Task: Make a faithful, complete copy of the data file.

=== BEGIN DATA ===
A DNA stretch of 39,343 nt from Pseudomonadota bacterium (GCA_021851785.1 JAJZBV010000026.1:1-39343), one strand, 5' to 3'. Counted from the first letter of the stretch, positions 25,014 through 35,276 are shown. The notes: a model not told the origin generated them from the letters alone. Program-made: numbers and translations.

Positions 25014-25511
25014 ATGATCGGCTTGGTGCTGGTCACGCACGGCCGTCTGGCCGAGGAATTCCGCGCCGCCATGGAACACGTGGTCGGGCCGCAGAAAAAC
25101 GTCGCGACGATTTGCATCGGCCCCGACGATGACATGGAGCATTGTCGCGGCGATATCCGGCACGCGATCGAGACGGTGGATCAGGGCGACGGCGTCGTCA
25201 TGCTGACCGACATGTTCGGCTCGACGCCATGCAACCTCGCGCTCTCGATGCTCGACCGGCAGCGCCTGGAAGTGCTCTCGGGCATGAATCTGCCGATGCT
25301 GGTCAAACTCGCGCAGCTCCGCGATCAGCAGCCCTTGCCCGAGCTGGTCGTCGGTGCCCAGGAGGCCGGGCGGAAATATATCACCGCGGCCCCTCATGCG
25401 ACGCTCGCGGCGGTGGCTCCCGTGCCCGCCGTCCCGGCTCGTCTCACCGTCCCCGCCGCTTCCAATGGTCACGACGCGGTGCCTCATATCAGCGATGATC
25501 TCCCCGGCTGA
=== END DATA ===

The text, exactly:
A DNA stretch of 39,343 nt from Pseudomonadota bacterium (GCA_021851785.1 JAJZBV010000026.1:1-39343), one strand, 5' to 3'. Counted from the first letter of the stretch, positions 25,014 through 35,276 are shown. The notes: a model not told the origin generated them from the letters alone. Program-made: numbers and translations.

Positions 25014-25511
25014 ATGATCGGCTTGGTGCTGGTCACGCACGGCCGTCTGGCCGAGGAATTCCGCGCCGCCATGGAACACGTGGTCGGGCCGCAGAAAAAC
25101 GTCGCGACGATTTGCATCGGCCCCGACGATGACATGGAGCATTGTCGCGGCGATATCCGGCACGCGATCGAGACGGTGGATCAGGGCGACGGCGTCGTCA
25201 TGCTGACCGACATGTTCGGCTCGACGCCATGCAACCTCGCGCTCTCGATGCTCGACCGGCAGCGCCTGGAAGTGCTCTCGGGCATGAATCTGCCGATGCT
25301 GGTCAAACTCGCGCAGCTCCGCGATCAGCAGCCCTTGCCCGAGCTGGTCGTCGGTGCCCAGGAGGCCGGGCGGAAATATATCACCGCGGCCCCTCATGCG
25401 ACGCTCGCGGCGGTGGCTCCCGTGCCCGCCGTCCCGGCTCGTCTCACCGTCCCCGCCGCTTCCAATGGTCACGACGCGGTGCCTCATATCAGCGATGATC
25501 TCCCCGGCTGA